Timed to coincide with the 100th anniversary of one of history’s most famous maritime disasters, Dead Wake: The Last Crossing of the Lusitania features Erik Larson’s typically thrilling you-are-there narrative style, adding to his noteworthy list of previous bestsellers that includes Thunderstruck, The Devil in the White City, and Isaac’s Storm. Read the full review at Blogcritics.org
In Wolf Hall, the acclaimed series based on Hilary Mantel’s award-winning books about that Machiavellian manipulator of Tudor politics, Thomas Cromwell, the atmospherics consist of shadows. With sets lit only by candlelight and looking like something out of a Rembrandt painting, it brilliantly captures the dark and tangled web of intrigue, deception, and betrayal that characterized one of the most discussed periods in English history.
I left a comment the other day on the New York Times blog that’s been providing a weekly recap of the episodes, where I took umbrage with the writer’s observation that Wolf Hall is “Showtime’s ‘The Tudors’ without the bare breasts.” To compare that mayhem of outrageous historical license with this effort is — to hurl a common epithet from the Tudor era — heresy.
The production rests almost entirely on actor Mark Rylance’s engrossing portrayal of the man who rose to be Henry VIII’s right hand — and hatchet man — in the turbulent period of England’s separation from the Catholic Church, an event whose seeds were planted in 1527 with Henry’s request to the Pope for an annulment of his marriage to first wife, Catherine of Aragon. The king was ruthless in his desire to marry and make Anne Boleyn his second queen with the purpose of procuring a male heir, and tragic fates awaited many who dared to stand in his way. (Which ultimately included the very same woman who was the catalyst for all the bloodshed, as we know. There are no more apt words than Shakespeare’s “uneasy lies the head that wears a crown” when it comes to the eventually decapitated Boleyn.)
Throughout history, Thomas Cromwell has been portrayed rather one-dimensionally as an opportunistic facilitator for a monarch whose power lust grew to know no bounds. What sets this revisionist characterization apart are the psychological undertones that lend a certain humanity to a figure who’s been basically pigeonholed as a cold-blooded consigliere whose main job was handling Henry’s dirty work. (Indeed, the famous depiction by the court painter, Hans Holbein, of the stern-faced chief minister shows a man you probably wouldn’t want to cross.)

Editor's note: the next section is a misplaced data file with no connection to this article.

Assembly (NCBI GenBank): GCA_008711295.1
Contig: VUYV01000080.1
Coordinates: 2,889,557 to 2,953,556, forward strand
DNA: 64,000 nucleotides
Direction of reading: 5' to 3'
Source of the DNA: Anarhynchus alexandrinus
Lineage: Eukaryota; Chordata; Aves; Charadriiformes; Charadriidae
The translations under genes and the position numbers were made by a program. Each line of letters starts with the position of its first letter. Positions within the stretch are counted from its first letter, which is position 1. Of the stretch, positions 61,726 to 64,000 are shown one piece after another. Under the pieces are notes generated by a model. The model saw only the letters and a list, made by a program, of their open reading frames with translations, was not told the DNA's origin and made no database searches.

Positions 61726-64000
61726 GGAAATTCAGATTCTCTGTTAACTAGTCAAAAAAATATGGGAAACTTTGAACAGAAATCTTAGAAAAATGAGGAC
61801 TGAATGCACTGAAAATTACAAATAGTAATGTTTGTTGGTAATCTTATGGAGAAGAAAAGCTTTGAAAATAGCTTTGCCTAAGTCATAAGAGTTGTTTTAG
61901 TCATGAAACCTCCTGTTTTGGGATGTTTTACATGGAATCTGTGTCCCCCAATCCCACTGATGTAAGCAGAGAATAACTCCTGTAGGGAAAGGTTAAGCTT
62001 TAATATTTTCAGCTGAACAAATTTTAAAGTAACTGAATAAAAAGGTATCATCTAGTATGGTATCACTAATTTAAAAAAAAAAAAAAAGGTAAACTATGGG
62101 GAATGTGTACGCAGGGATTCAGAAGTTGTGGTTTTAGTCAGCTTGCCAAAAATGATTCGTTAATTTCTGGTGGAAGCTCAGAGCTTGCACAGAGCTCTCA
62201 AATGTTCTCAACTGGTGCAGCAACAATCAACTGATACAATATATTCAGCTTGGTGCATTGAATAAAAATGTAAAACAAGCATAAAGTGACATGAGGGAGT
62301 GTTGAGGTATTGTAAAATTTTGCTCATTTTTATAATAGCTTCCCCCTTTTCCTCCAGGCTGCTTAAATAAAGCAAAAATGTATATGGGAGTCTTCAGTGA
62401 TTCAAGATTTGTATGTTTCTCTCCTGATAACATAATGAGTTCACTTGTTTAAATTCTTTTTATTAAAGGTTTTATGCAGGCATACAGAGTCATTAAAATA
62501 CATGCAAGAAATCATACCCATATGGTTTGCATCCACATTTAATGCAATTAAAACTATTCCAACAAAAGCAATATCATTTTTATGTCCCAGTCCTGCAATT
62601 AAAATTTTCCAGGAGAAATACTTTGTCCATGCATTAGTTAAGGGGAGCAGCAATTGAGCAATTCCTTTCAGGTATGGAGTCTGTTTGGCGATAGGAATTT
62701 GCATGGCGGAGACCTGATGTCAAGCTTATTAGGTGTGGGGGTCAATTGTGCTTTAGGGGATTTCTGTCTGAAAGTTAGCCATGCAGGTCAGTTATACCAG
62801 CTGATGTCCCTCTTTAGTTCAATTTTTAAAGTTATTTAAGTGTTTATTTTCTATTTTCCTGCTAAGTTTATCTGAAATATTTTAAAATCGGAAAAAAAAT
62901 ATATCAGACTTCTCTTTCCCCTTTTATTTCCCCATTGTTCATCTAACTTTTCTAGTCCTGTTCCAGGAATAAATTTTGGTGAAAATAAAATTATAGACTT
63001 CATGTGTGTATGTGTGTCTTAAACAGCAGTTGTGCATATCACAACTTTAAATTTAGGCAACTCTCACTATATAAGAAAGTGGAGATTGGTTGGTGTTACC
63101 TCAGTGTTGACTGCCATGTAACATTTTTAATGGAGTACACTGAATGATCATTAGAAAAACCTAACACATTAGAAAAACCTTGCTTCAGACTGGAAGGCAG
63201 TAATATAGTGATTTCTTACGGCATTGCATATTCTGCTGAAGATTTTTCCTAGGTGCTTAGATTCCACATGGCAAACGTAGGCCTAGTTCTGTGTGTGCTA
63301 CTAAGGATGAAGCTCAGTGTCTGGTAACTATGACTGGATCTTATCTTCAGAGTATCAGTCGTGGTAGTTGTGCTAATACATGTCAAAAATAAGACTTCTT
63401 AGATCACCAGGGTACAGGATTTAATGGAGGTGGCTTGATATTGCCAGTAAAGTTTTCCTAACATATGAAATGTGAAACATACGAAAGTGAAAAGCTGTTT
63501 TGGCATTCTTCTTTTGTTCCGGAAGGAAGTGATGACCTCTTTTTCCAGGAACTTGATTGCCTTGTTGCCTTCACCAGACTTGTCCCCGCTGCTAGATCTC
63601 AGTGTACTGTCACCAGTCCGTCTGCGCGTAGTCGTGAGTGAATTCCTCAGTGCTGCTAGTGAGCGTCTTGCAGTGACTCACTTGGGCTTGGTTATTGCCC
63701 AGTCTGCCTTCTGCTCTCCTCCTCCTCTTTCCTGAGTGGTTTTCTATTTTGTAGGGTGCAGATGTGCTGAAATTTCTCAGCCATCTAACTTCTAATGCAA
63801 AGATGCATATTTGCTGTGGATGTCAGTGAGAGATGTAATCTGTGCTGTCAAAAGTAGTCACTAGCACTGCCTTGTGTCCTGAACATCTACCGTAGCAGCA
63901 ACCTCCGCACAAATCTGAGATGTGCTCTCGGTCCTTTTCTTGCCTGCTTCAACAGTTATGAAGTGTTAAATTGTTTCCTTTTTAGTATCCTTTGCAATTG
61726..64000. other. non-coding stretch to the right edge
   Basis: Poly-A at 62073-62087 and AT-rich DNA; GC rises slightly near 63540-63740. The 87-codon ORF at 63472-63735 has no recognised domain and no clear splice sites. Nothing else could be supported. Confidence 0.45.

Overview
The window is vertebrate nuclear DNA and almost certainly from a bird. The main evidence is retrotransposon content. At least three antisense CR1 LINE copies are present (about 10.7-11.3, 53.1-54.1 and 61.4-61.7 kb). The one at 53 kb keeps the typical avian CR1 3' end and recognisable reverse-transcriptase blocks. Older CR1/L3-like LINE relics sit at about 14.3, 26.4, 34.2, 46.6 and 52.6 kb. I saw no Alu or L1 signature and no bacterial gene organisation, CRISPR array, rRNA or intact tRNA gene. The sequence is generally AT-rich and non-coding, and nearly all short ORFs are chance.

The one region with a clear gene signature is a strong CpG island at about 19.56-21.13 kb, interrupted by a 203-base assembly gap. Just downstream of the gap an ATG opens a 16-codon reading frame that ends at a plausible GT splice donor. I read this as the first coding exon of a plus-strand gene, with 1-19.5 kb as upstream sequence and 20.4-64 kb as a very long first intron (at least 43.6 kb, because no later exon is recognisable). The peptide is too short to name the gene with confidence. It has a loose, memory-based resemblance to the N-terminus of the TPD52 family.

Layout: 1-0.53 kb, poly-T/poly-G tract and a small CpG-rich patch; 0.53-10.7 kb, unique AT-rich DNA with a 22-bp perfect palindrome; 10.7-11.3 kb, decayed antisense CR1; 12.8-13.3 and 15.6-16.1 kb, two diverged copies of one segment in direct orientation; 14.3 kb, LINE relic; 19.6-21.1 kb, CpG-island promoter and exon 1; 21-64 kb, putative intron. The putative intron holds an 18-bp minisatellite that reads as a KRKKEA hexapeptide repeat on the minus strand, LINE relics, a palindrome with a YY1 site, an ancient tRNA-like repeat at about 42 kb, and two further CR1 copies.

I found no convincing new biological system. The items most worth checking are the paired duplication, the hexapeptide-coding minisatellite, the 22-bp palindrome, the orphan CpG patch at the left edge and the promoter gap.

The Cromwell of Wolf Hall is keenly self-aware of his more devious personal traits (“Born sneaky. Can’t help it,” he impishly imparts at one point) yet is seemingly more wise pragmatist than cutthroat predator. Born of a blacksmith father who inflicted horrific beatings on a terrified son, losing a beloved wife and two daughters to the dreaded “sweating sickness” that played roulette on the English people throughout much of the 16th Century, Cromwell had seen enough to render him cynical of any of life’s illusions.
His world-weary eyes survey with precise intuition the characters at play in a royal court brimming with duplicity and covert machinations. But say what you will about his intentions, Cromwell was perversely loyal to those whom he pledged allegiance (though some may argue only as long as it served his purposes; he quickly threw Anne Boleyn under the horse when he saw Henry’s interest waning in her). That flagging interest paved the way to the Wolf Hall of the book’s title: the family estate of Jane Seymour, the woman next to be pursued by Henry as the plotting began to rid himself of Anne, with Cromwell as assiduous enabler.